The Belmond-Klemme school board was not surprised to find that there is a great need for daycare facilities in the district. However, the board expressed surprise at the number of children who need better daycare options.

  A market analysis commissioned by the district found that there are 485 children who likely need care, but only 62 spaces in licensed daycare centers or DHS-registered homes. That means parents can find regulated care for only 13 percent of the children between the ages of 0 and 12.

  Parents are coping with this gap by using unregulated daycare or family members (including grandparents and older siblings) as babysitters, working different shifts (in a two-parent home), or leaving older children alone at home. Some parents report that they left the workforce after a child was born or adopted.

  The study shows that Belmond has five DHS-registered providers. The TLC pre-school run by Trinity Lutheran Church only accepts 3- and 4-year-olds on a part-time basis during the school year. There are four registered in-home providers, and none of them accept children younger than two years of age.

  In contrast, Clarion has eight in-home providers and Eagle Grove has six in-home providers that accept infants through 12 years of age. Each town also has a licensed daycare center. In Garner, there are eight in-home providers and one licensed daycare center that accepts children up to age 12, and one church-affiliated preschool for three-to five-year-olds.

  The average cost of full-time daycare at registered homes in Wright County is just over $125 per week.

  First Children’s Finance of Iowa conducted two electronic surveys several months ago. Angie Rae Duncan presented the market analysis to the school board July 18.

  The recommendation from FCF is:

  Based on our analysis, it can be concluded that more quality child care spaces are needed. The gap is large enough that it may take a combination of providers to meet the demand. This could mean opportunities for existing providers to expand as well as a new center opening.

Considerations for meeting the demand:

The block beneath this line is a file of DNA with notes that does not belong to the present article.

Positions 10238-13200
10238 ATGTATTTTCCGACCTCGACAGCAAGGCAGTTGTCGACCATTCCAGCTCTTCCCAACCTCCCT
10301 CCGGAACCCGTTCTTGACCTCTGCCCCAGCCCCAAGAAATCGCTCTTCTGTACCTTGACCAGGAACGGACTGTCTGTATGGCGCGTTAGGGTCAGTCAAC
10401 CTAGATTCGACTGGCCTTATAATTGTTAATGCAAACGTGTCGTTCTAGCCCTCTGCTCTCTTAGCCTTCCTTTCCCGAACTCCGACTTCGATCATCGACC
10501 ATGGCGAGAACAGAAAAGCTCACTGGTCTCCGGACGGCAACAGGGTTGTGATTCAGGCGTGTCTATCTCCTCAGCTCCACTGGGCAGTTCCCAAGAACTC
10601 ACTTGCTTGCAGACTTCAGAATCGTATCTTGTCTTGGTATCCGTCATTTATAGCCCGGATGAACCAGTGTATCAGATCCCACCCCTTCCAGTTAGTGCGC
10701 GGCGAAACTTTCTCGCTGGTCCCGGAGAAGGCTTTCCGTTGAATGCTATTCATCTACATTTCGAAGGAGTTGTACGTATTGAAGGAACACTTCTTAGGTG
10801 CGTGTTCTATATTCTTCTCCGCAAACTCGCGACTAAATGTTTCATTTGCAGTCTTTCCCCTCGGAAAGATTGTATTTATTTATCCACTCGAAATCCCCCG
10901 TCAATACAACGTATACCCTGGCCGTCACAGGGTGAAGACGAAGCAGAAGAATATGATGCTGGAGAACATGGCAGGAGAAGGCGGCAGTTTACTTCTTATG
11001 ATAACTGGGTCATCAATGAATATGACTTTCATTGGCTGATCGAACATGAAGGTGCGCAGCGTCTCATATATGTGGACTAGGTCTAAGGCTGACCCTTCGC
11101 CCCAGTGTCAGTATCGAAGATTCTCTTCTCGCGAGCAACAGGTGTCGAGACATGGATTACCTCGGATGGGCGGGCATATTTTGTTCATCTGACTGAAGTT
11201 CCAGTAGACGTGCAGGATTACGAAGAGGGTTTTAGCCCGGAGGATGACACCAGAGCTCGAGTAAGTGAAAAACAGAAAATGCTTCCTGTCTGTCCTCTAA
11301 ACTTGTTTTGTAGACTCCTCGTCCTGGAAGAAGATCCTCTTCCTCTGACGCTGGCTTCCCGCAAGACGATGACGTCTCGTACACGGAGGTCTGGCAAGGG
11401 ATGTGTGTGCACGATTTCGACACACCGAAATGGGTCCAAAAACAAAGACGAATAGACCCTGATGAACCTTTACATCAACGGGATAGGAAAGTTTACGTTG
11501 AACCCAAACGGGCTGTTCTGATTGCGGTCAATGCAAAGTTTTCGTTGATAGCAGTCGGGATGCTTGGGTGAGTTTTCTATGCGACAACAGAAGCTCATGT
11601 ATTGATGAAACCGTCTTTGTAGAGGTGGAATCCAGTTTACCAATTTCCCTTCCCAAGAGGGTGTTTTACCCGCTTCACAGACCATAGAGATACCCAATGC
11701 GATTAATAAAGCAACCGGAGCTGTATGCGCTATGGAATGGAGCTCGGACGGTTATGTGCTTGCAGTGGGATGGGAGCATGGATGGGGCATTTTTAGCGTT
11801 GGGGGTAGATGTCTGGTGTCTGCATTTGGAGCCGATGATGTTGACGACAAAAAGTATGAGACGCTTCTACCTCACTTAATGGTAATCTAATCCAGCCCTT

• Hours of care to accommodate this area’s working parents, especially those in the top industries of manufacturing and health care and social assistance. The majority of parents indicate they need care between 6 a.m. and 6 p.m., Monday through Friday.

  • Quality child care environments to meet local parent preferences. Parents with children ages 0 to 5 (not in kindergarten) most prefer a licensed center, while those with children age 5 to 12 most prefer as licensed centers for school year care but a registered child development home for summer care.

  • Care that is available full-time and year-round. Very few parents indicated they only need care during the school year or only during the summer.

  • Care focused on serving children ages 0 to 12. Research shows the need is equal across all ages, with the demand for school age care being slightly higher during the summer than it is during the school year.

  • Based on preferences of parents, a facility located within the community of Belmond.

  First Children’s Finance recommends the Belmond-Klemme Community School District move forward in its efforts to develop a new child care center located in Belmond, using the data and research from

this analysis to inform the operational assumptions and the number of children to be served.

  The complete 59-page market analysis report can be found at: https://v3.boardbook.org/Public/PublicItemDownload.aspx?s mk=112065, or by clicking on the link found at www.belmondnews.com.

  This analysis is the first step in a three-phase project. FCF will next develop a financial model for sustainable operation of a daycare facility. Developing that model will take approximately four months after the school board determines if a daycare facility is something the district should tackle on its own or in conjunction with a non-profit group. That discussion will take place at the Aug. 15 meeting.

  The final phase is development of a business plan.